Of course, it’s dangerous to write history a month after it happens – but this is not a history text. It’s a newspaper column, so let’s take the risk
A month after the Legislature adjourned, it seems clear that North Dakota’s higher education system is more stable, and therefore stronger, than it has been in several decades. Stability is not necessarily permanent; the system faces real risks. Legislative action is part of the reason for the stability but also part of the reason for the risk.
The 2020 election contributed mightily to respect for the system. A constitutional amendment that would have changed how the system is governed was overwhelmingly defeated statewide, reaffirming voter support for the Board of Higher Education, which dates from 1939.
In the wake of the vote, legislators approved a record budget for the system, which consists of 11 public colleges and universities, the two research universities in Grand Forks and Fargo, regional universities in Mayville, Valley County, Dickinson and Minot, and two-year colleges in Devils Lake, Bottineau, Williston, Bismarck and Wahpeton. For years, this collection of colleges has been regarded as an example of the “too-much mistake,” famously promulgated by Elwyn B. Robinson in his “History of North Dakota,” published almost 60 years ago but still the definitive text.
The session illustrated clearly, however, that the profusion of campuses is a strength. On the most basic level, it makes higher education accessible. On a political level, it has built a base of support not only in the 11 communities that have campuses, but throughout the state. This was clear in the election results. The “No” vote prevailed in every county.
The diverse campuses allow for cooperation on several levels. This is a breakthrough prompted at least partly by a rapprochement between UND and NDSU, once bitter rivals at every level, but now cooperating entities everywhere except on athletic fields, where they are friendly rivals.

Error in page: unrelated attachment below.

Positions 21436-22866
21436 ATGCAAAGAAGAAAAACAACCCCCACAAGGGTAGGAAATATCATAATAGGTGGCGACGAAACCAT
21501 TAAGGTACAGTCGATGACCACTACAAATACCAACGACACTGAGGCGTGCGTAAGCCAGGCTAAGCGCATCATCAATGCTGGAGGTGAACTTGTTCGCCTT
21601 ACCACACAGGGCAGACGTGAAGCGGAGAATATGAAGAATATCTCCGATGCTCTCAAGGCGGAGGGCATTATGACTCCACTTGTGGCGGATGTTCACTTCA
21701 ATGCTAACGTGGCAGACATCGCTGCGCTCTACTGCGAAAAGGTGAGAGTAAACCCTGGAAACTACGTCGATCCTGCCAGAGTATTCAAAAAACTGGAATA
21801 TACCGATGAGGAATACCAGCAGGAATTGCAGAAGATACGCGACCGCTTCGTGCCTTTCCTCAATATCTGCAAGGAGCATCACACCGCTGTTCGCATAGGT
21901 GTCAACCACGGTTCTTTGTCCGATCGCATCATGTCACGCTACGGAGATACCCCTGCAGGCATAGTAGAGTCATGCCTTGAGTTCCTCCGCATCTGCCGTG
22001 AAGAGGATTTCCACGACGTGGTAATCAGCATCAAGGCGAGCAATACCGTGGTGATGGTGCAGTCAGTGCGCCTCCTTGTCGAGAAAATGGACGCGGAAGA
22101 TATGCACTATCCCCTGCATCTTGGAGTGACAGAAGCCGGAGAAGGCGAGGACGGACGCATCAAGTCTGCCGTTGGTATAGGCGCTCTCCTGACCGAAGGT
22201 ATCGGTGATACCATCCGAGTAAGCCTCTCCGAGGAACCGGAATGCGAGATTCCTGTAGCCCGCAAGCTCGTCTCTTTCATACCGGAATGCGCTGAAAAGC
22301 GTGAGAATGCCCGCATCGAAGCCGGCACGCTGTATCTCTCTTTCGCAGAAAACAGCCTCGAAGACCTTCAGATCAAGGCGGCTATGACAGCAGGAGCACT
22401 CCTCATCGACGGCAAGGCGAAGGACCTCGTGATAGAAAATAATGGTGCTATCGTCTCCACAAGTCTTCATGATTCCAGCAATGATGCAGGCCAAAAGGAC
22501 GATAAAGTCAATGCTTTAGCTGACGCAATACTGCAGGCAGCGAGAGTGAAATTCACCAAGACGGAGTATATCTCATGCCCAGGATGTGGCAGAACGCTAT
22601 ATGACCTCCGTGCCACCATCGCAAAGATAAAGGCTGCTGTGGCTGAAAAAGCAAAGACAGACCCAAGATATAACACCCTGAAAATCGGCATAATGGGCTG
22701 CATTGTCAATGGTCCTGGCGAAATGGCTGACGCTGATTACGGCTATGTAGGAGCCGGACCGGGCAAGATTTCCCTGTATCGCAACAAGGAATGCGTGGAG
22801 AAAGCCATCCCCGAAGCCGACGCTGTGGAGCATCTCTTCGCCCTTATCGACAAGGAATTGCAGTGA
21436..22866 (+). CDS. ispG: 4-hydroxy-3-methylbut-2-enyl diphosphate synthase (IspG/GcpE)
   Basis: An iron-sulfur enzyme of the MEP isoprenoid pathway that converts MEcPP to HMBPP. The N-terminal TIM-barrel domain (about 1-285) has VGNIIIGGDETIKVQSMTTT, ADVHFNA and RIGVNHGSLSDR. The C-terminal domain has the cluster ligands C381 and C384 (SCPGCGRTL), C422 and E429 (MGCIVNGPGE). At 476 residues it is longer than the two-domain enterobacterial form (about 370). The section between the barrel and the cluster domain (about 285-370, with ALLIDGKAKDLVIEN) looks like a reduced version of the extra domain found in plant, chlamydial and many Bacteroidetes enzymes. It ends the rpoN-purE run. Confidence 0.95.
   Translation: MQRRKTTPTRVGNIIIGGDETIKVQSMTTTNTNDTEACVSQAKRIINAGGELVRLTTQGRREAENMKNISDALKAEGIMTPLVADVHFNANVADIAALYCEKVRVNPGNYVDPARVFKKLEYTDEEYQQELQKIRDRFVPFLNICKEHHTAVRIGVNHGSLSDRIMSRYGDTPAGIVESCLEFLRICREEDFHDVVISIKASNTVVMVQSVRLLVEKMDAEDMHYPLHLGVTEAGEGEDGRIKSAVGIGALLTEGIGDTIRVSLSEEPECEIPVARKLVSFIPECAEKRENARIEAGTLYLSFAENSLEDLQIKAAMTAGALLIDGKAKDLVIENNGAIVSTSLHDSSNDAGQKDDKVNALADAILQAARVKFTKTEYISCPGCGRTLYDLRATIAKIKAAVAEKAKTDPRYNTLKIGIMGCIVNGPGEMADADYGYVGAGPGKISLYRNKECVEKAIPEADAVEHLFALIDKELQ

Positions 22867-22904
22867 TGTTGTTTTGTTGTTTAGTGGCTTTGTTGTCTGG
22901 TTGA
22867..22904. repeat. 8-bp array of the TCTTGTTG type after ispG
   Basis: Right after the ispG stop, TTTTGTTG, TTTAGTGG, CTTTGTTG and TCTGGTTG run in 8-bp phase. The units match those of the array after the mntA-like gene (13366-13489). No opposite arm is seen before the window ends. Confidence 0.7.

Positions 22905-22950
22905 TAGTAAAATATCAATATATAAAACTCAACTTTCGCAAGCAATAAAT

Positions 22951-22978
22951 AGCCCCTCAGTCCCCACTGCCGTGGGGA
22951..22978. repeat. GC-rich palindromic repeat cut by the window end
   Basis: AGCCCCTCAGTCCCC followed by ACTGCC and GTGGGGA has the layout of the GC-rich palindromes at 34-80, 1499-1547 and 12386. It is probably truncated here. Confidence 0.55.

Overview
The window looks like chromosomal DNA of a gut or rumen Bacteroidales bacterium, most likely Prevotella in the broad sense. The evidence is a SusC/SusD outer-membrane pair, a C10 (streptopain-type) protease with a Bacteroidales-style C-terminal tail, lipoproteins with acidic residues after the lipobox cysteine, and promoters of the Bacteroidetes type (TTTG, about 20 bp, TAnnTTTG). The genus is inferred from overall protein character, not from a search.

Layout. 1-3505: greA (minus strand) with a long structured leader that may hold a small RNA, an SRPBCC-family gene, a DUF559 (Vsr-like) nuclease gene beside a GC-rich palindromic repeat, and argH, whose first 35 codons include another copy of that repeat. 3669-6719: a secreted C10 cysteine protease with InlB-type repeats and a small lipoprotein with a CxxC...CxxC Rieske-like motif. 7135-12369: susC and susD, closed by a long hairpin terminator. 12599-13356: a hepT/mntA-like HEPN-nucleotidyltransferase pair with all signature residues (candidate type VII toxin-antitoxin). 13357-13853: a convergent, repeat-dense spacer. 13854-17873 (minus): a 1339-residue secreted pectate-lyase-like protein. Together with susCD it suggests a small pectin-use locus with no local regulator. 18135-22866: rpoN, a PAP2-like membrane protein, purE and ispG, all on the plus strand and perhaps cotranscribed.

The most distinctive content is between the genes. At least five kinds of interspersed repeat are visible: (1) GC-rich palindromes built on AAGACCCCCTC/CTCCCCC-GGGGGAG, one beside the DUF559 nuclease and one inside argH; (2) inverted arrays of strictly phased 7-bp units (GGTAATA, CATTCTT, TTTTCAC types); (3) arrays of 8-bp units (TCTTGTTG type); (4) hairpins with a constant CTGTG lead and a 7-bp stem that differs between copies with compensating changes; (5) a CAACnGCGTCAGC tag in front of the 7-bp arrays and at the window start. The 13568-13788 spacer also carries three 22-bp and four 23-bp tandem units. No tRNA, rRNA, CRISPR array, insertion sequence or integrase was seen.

This is only an example; other instances of cooperation between institutions have cropped up. The “career academies” touted by Gov. Doug Burgum are an example. The State School of Science, based in Wahpeton, will provide courses in Fargo, for example, and Dakota State College in Bottineau will provide courses in Minot. There are developing partnerships between Dickinson State University and state colleges in Bismarck and Williston. A notable feature of these arrangements is “dual credit” course work, which will count both for high school graduation and for certificate or degree programs at the colleges.
UND’s budget, the largest in the 11-member system, nets more than $208 million on the funding formula alone, which is based on credit hours completed, an innovation developed over the last couple of legislative sessions. This includes nearly $9 million for salary increases. UND also got $12 million for construction projects.
Research dollars include $4 million for the space command initiative, more than $10 million for a health care workforce initiative, $10 million for the Energy and Environmental Research Center and $5 million for a state energy research center. These last two are critical to developing technology for capturing and storing carbon, essential to the goal of a carbon neutrality by the end of this decade. There is money for a statewide nursing education consortium ($1.35 million) and a contract for the state forensic examiner based on the UND campus ($1.6 million).
Challenge grants were approved that will match private donations (one state dollar for each donation of $2 up to $3.2 million, of which $1.7 is earmarked for the School of Medicine).
The fate of the challenge grants became something of a cliffhanger; the money was attached to a bill that penalized research funding that might come from an organization that funds abortions. Higher education officials worried about a chilling effect on recruitment and perhaps on giving to the colleges.
The system faces other challenges, among them a dwindling number of customers for higher education. Although the state’s population rose more last decade than at any time since The Great Dakota Boom of the late 1800s, there aren’t enough in-state students. North Dakota has benefitted from over-capacity in the past, drawing students from states whose campuses were crowded. Tuition reciprocity, especially with Minnesota, has helped grow enrollment here, as well, but Minnesota is keen to retain students.
Demographics aren’t the only challenges. Technology and cultural change count, too. Today’s students are impatient, which could mean less time spent on campuses. And they are mobile and could start on one campus and move on. Online learning allows study from anywhere, making some of the resources on campuses redundant.
The system appears to be adapting to meet these challenges, and the Legislature has responded.
I owe a nod to Rep. Mark Sanford of Grand Forks, a member of the House Appropriations Committee, who laid out the budget numbers to the Rotary Club last week.
Mike Jacobs is a former editor and publisher of the Grand Forks Herald.